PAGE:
Alas, his mogul mastery dreams never panned out. But that was okay too. For in the meantime, Brett had discovered Whistler. "I spent my first summer here in 1999," he says. A sudden glow appears on his features. It's clear that particular summer still means a lot to him. "I lived in my van in the day-lot," he says with the smile of a kid caught with his hand in the cookie jar. "I skied all day and rode the skatepark all night. Took showers at Lost Lake. I had no money, no job and no pass." He stops. A hint of a grin appears. But just a hint. "I even got caught while trying to poach a ride up the mountain. The lift supervisor said they were gonna call the cops but I quickly explained that I was already saving for a pass. And I'd give them all the money I had. I just didn't have enough to pay for the whole thing yet."

At the time, Brett admits, his only form of income came from collecting quarters from abandoned IGA carts. "I ate a lot of rice," he says. "And a lot of beans." But that was a small price to pay, he insists, for the kind of no-strings lifestyle he would lead for the next three years. "Ski bumming was a dream for me," he says. "And I got to live that. It was fantastic. Didn't matter that I lived in a van or didn't have money. As long as I was in the mountains, I was happy."

And the cops? "They never called them," he says with a chuckle. "They even let me buy a pass in the end. I think all they did was charge me $50 more for trying to get up for free."

Brett was definitely living the dream. But the dream was also changing his focus. "You're a ski bum," he says. "You first come to Whistler for the winters. But over time, it's the other seasons that keep you here. The lakes, the rope swings, the fishing, the riding - and the summer skiing of course - it just hooks ya."

Hooked or not, Brett thrived at Whistler. And his skiing just got better and better, His first big-mountain competition was at Red Mountain in January of 2003. "I didn't go there with high expectations," he explains of his road trip to the Kootenays. "I really didn't know what I was doing at that point. But despite it all, I made the finals and finished sixth overall." His face breaks into that little kid smile again. "That blew my mind. I thought to myself: 'Hey, I'm just a rookie and I'm already good at this.' All my skills - my mogul training, my park skiing, my jumping, even my skateboarding - were coming in to play here." He stops speaking. "That's when I realized that I could win one of these events..."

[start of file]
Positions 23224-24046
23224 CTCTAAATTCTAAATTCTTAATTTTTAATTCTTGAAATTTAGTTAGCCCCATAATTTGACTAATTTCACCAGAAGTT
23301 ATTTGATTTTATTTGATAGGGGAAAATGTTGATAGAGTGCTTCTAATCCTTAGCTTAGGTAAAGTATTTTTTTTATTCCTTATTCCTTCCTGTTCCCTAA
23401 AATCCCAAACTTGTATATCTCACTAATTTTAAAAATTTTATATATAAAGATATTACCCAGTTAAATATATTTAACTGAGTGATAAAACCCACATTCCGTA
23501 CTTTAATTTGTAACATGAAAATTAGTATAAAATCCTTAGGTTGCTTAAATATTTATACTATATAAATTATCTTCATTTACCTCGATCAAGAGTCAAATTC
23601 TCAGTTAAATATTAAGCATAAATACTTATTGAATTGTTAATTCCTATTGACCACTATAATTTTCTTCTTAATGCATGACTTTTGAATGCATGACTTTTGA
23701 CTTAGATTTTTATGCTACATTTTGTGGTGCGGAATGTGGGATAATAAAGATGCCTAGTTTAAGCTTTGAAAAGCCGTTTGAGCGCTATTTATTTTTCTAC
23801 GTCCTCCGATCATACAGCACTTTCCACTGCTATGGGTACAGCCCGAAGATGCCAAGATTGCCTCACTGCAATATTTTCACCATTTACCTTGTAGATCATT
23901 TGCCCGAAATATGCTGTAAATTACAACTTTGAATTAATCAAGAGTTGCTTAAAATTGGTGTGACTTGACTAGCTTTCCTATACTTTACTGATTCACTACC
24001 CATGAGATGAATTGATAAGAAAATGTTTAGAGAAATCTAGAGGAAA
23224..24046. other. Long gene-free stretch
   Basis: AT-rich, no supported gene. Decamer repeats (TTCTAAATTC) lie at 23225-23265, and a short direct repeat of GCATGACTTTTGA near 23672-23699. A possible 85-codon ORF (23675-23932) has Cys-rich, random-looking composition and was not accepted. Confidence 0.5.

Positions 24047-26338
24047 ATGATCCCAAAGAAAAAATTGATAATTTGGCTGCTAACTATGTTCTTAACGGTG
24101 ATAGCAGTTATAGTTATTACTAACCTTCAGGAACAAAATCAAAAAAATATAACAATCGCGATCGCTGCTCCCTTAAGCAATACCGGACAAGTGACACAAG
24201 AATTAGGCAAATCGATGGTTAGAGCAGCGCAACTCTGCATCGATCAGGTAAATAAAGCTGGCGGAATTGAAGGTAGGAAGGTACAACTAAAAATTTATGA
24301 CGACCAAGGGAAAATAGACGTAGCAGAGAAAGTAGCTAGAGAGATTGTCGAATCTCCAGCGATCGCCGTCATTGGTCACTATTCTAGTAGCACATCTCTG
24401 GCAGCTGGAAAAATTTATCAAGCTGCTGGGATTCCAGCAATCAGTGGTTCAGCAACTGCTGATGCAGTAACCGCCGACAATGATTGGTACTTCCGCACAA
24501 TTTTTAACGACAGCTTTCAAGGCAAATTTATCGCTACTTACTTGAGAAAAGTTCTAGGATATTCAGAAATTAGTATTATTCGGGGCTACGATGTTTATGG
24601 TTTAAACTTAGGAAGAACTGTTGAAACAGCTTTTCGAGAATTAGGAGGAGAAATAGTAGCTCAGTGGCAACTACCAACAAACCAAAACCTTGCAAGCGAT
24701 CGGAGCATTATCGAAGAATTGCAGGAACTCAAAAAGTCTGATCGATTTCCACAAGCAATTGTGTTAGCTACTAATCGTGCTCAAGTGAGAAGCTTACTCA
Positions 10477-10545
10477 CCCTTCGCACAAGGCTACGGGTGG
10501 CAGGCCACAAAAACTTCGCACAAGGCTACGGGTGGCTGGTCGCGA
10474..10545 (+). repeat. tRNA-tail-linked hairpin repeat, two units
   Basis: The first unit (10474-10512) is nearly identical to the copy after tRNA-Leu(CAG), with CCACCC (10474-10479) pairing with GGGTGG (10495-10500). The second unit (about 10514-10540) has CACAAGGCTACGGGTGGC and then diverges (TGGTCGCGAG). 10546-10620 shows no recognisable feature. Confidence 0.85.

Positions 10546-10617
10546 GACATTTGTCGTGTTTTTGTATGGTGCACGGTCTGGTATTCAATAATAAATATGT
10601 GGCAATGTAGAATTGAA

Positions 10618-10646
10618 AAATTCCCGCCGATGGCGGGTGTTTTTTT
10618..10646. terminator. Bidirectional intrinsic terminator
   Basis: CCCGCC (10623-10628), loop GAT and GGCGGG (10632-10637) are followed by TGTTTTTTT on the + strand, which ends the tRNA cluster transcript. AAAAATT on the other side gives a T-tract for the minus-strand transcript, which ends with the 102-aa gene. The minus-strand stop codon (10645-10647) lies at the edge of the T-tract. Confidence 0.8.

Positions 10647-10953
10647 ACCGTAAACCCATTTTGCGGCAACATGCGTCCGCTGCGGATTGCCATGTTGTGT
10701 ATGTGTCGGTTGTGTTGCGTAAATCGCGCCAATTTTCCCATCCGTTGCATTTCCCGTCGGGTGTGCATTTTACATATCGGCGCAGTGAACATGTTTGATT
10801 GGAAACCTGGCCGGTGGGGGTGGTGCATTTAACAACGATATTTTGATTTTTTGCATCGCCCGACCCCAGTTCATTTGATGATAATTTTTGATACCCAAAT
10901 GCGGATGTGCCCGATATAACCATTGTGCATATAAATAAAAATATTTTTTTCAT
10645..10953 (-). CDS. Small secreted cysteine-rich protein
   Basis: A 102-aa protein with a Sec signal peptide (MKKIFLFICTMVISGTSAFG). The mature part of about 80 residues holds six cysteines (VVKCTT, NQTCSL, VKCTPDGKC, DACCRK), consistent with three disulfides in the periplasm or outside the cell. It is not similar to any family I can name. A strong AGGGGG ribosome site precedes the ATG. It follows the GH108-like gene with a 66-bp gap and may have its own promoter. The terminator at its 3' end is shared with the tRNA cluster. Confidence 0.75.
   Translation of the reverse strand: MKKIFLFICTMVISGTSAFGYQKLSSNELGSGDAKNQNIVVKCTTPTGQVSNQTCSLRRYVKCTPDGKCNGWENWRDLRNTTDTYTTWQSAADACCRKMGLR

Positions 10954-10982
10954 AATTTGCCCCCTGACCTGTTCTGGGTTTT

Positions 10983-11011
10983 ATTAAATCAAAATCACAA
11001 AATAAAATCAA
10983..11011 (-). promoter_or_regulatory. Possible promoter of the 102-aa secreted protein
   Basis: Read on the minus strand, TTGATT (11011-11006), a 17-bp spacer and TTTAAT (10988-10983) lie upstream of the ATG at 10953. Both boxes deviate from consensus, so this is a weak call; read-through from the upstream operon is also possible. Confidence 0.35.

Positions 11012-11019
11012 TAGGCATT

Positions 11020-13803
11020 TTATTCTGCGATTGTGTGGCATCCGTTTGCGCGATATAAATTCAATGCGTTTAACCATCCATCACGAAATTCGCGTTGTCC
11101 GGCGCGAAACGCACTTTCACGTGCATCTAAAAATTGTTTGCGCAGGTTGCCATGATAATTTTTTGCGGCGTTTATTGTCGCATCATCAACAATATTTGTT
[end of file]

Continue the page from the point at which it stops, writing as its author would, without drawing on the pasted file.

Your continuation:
But big mountain competitions cost big dollars. "That's always been the toughest challenge for me," he admits readily. "The skiing I can handle. But it's all the other stuff - the promotion and publicity and fundraising and sponsor relations and stuff like that, that drains me." He laughs but for the first time in our conversation there's a bit of an edge to it. "There's way more to skiing than just skiing," he says. "Finding sponsors isn't easy. If you really want to be successful, you have to work just as hard off-the-hill as you do on-the-hill." He sighs deeply. "Sometimes harder!"

Crabtree was committed though. It wasn't always smooth. In fact, it was mostly bloody hard. Still, he persevered. He pushed through his grief when a young friend was killed at a freeskiing contest in Tignes in the spring of 2007; stifled his doubts when yet another competitor lost his life in Alaska the next year. "We know the risks that come with our sport," he says. And tries to find a way to put it all in context. "For me, I feel a lot more in control when I'm on the side of a cliff with my skis on than in downtown Vancouver at the wheel of a car." He laughs again. "Know what I mean? I feel way more sketched out in city traffic than I do at a freeskiing comp..."

And it shows. One of Brett's biggest talents in competition is his ability to remain calm in the face of scrotum-tightening situations. His skiing never looks ragged; he exudes confidence at every turn. And when he launches his signature cliff drops he rarely fails to stick his landings. It's this consistency, mostly, that earned him the overall title last year. That and all the gym work and ski time and rehab and fundraising and organizing and travelling that he had to do just to reach the level where he could become a contender.

"Winning that title taught me that anything is possible," he tells me. "It taught me that when you set your mind on something and work really hard and don't get sidetracked, you'll eventually get there." He hesitates. And for just a moment I see a hint of concern in his eyes. "Now all I have to do is figure out my next challenge and I'm all set..."